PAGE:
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My Name is Rachel Corrie

She joined the International Solidarity Movement in January 2003, and by March 16 that year she was dead. Her name was Rachel Corrie. She was a foreign aid worker from Olympia, Washington, and there was nothing extraordinary about her except this: when she saw injustice, she did something about it.

This year, the theatre department’s September Project will be a production of “My Name is Rachel Corrie,” a play taken from the writings of its namesake and edited by Alan Rickman and Katharine Viner. Theatre department head Mark Hallen and former Dean of Arts and Sciences, Betsy Morgan have adapted the play into the version that will appear on stage in mid-September. The adapted script contains added material from Rachel Corrie’s collected writings “I Stand Alone.”

“We wanted the audience to know why she makes the choices she makes,” Hallen said. In the original script Rachel’s life in America and her two months as a foreign aid worker in Gaza are given equal stage time. According to Hallen, he and Morgan have re-distributed this information and they have put more focus on her life before she went to Gaza. Compiled by the famous actor at a time when many Americans harbored hard feelings toward the Middle East, the original script, Hallen felt, was too “preachy” and “yelly.”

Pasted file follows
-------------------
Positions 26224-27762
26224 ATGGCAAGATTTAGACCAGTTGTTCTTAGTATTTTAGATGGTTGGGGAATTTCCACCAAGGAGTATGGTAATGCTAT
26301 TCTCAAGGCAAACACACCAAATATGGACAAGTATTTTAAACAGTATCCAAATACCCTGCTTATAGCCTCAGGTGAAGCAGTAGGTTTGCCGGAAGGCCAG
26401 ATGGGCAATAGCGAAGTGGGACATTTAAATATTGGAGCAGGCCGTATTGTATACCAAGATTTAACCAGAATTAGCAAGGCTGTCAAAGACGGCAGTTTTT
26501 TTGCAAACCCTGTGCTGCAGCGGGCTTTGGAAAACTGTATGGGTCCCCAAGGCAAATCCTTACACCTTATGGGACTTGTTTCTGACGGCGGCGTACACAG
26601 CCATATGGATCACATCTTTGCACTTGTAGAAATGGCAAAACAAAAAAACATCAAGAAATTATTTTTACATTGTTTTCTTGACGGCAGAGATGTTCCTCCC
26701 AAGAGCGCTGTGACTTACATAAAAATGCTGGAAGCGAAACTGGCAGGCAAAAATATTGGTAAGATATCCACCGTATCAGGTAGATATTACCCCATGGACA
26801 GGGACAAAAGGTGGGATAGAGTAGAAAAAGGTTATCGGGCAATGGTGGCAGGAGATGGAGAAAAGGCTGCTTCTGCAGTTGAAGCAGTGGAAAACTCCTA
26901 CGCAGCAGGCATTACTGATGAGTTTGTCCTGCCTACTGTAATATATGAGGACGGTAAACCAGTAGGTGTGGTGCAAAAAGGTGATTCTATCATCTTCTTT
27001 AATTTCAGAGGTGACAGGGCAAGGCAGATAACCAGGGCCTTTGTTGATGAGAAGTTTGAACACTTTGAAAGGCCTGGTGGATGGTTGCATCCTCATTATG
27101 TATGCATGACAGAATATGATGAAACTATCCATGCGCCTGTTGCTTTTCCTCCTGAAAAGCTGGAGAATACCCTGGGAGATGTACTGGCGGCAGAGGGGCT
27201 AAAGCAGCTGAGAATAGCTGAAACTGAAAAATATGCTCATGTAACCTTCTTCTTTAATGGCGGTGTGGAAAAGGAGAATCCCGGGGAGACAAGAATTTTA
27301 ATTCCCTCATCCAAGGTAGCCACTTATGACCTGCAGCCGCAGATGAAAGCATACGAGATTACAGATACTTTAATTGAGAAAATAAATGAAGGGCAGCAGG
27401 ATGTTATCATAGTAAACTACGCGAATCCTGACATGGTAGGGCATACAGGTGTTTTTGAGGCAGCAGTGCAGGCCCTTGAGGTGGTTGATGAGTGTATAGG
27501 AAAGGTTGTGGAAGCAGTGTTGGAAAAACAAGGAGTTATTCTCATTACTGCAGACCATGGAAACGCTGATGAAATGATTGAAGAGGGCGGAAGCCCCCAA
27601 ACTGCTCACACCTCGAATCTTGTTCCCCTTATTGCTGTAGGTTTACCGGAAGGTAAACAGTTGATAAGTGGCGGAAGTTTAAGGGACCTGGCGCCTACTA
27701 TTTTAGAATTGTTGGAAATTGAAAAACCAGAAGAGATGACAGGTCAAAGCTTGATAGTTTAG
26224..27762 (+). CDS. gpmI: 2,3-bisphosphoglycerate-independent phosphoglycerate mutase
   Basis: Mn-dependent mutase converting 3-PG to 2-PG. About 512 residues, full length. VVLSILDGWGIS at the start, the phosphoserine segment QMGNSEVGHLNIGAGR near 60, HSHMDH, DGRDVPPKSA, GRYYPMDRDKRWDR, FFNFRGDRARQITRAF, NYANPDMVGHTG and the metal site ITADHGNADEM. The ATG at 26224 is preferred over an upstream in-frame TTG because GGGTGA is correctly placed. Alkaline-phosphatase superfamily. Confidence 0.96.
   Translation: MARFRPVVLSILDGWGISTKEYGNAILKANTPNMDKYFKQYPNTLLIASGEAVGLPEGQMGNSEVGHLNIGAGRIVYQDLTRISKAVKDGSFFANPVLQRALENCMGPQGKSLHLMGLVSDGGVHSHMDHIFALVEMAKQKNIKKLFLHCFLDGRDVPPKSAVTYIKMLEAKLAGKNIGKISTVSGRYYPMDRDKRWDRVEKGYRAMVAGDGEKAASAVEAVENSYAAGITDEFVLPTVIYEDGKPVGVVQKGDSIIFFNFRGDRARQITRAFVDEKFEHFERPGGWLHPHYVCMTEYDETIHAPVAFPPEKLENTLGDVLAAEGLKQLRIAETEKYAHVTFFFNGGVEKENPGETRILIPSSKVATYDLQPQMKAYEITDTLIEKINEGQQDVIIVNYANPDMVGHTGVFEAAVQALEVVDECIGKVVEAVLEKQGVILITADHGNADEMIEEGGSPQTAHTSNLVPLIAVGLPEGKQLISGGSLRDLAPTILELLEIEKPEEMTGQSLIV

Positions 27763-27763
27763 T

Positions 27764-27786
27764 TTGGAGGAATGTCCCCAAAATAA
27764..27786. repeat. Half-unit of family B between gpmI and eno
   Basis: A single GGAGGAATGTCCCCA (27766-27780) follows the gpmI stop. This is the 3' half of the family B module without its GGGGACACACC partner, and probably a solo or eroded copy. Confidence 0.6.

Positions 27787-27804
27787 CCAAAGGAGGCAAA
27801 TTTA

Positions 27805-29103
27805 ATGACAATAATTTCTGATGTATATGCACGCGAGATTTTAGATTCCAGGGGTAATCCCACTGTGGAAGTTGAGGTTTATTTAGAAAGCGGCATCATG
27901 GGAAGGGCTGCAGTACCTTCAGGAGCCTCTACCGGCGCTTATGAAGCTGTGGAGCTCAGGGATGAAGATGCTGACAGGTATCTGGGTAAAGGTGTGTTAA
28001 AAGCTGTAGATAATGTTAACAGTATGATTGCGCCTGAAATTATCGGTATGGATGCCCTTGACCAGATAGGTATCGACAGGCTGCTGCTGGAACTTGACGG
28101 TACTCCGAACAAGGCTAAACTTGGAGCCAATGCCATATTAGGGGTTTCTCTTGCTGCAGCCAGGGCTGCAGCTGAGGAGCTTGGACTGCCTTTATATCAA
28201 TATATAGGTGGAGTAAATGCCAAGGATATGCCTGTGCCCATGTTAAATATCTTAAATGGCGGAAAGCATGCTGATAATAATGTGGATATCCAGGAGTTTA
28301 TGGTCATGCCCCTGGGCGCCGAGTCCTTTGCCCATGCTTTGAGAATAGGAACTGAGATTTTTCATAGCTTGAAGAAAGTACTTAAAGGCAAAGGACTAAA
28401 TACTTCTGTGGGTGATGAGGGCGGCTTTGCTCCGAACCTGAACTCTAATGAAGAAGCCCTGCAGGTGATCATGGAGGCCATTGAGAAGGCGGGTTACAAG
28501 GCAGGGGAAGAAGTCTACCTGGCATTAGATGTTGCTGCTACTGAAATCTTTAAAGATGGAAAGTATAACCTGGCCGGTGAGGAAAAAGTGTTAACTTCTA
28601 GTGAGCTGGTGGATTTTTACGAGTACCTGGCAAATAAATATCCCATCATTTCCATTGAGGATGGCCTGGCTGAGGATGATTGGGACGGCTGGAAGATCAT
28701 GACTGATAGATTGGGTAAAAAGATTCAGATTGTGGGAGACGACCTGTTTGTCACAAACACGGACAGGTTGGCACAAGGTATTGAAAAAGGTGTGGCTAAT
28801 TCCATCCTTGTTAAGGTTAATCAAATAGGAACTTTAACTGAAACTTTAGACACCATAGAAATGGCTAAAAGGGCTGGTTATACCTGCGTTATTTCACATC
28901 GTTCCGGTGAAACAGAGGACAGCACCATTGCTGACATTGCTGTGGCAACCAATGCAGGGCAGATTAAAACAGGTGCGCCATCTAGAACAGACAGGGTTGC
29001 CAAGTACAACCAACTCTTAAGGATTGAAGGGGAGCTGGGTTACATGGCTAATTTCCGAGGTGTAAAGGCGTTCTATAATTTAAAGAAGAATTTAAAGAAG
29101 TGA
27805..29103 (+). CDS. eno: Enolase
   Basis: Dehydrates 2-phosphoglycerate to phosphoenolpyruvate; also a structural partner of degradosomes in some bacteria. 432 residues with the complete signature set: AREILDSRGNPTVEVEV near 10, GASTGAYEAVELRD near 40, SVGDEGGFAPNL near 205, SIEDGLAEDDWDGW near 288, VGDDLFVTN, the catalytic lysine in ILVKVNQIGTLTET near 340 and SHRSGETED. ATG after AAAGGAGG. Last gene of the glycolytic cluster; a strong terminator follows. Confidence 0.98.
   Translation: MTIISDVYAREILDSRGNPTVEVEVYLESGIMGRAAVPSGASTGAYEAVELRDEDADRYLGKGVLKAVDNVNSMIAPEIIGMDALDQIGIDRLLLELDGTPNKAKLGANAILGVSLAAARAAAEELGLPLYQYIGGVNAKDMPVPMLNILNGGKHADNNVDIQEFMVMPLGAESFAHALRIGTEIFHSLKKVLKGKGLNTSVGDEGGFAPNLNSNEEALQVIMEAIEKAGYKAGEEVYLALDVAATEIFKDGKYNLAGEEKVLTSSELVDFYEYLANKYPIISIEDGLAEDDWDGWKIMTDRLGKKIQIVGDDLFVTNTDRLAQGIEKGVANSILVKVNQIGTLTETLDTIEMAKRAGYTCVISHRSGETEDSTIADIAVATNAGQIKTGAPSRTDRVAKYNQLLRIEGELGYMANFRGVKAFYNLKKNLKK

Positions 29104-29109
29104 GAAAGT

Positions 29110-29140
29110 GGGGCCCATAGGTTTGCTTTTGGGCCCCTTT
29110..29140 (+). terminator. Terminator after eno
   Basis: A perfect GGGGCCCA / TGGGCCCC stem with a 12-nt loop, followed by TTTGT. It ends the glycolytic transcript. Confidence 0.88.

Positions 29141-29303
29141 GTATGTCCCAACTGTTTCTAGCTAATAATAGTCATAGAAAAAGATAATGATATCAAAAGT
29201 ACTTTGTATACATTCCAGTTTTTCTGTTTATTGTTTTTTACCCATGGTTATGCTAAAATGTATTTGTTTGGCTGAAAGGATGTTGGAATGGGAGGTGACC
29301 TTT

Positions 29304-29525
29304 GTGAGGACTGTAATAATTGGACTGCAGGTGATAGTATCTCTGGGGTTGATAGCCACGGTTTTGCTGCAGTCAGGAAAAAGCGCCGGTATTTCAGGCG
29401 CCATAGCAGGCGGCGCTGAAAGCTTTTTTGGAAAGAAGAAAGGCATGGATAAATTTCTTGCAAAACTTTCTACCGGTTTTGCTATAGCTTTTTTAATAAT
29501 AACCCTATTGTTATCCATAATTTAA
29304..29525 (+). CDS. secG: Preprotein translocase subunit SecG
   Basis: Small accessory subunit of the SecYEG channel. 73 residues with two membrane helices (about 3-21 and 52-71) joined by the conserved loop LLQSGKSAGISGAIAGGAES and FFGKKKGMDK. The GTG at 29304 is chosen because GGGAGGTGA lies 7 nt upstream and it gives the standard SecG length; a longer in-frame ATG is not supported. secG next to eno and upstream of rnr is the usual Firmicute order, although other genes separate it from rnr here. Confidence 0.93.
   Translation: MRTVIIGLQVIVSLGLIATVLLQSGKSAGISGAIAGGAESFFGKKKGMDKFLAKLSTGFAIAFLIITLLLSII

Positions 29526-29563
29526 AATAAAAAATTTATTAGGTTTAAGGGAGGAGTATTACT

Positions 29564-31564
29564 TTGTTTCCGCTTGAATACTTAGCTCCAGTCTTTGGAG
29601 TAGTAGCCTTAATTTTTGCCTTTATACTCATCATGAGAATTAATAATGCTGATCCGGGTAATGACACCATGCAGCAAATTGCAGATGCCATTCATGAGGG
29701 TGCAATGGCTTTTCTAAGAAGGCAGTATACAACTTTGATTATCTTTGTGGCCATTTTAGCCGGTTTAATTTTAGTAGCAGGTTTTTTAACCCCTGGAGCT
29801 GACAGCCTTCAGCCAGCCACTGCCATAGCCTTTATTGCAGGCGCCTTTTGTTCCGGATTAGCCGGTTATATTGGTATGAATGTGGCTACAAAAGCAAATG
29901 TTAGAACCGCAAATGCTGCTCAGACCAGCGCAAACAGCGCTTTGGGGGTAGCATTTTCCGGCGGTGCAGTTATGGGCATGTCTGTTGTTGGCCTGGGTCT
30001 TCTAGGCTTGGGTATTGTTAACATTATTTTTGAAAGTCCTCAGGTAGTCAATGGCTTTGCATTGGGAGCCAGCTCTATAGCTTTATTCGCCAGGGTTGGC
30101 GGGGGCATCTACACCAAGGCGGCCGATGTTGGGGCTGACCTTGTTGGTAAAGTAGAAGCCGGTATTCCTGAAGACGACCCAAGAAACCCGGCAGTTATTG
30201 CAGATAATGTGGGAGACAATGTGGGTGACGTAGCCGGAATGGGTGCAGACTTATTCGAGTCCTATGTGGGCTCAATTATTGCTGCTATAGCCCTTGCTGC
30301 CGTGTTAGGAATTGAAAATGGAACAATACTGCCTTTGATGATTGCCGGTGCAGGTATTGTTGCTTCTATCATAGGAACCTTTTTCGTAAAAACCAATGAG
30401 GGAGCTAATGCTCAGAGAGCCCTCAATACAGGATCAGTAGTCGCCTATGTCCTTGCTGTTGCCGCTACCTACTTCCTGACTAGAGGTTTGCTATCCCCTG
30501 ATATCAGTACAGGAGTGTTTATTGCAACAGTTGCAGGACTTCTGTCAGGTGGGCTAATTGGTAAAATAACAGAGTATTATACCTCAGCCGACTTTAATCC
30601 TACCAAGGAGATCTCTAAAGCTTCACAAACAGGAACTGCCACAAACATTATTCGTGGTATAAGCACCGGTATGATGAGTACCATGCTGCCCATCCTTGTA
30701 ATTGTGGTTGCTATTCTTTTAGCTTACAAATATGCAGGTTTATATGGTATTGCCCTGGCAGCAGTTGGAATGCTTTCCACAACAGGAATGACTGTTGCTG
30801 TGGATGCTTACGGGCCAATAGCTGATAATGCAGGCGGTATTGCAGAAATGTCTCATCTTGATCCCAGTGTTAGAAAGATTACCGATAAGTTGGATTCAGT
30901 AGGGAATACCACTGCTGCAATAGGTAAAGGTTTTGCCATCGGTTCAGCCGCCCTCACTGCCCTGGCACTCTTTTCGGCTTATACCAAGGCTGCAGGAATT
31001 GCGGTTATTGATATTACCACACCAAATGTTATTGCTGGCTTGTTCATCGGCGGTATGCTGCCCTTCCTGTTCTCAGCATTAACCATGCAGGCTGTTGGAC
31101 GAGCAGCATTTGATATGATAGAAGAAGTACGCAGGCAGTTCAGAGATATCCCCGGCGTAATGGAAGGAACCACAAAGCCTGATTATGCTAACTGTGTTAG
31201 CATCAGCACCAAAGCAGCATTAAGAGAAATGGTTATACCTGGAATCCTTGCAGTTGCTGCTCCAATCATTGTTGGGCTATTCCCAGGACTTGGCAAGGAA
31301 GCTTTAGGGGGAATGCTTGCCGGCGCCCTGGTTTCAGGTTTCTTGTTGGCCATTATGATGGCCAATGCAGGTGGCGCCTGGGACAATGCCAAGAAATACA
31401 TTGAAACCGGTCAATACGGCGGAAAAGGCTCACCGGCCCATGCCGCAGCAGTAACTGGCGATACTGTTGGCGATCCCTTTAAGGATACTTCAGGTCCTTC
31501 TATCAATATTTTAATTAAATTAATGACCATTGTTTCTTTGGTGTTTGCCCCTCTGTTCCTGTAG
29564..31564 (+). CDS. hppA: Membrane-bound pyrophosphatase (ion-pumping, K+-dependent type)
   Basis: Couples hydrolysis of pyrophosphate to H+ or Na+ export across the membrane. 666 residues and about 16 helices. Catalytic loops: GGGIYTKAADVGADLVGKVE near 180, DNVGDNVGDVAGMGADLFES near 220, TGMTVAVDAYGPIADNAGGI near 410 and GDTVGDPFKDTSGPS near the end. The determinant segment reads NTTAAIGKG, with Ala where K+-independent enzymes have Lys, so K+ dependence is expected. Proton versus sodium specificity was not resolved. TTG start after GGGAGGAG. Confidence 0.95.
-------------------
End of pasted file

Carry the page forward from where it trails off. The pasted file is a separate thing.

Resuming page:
“Our intention was to incorporate more of what makes her interesting” Hallen said. “There was no authoring. Just editing and placing.”
The part of Rachel Corrie will be played by Eastern alumna Kaylee Goodwin ’10. No stranger to Eastern’s stage, Goodwin is enthusiastic about the role, but slightly apprehensive.

“It’s been a lot harder to relate to her,” Goodwin said.
Due to its incorporation of content from the book, this play, and specifically the role of Rachel, has added a level of difficulty for Goodwin. “After reading her book I feel like I have more of a duty to her,” she said.

The remainder of parts will be divided up between senior John Schultz and Betsy Morgan. Schultz portrays at least eight different figures throughout the play. Despite that, Schultz identifies most with the character Rachel.

“We’re getting her through her questions throughout the play,” Schultz said. “We keep asking ‘did I choose this’?” To this he can relate. Schultz was not happy with the script at first. However, the adaptation has grown on him. “Whether or not I like it, I still want to be in the room making art with (these people),” Schultz said.

Coming at a time when many are still feeling the effects of conflict, this production will be coupled with talk backs and film screenings related to issues dealt with in the play. Present at these events will also be Dr. Bret Kincaid and Dr. Andrew Bush, both of whom served as project advisors for the production.

 “My Name is
Rachel Corrie”

Sept. 23-25, 8 p.m.
Sept. 26, 3 p.m.
McInnis Auditorium

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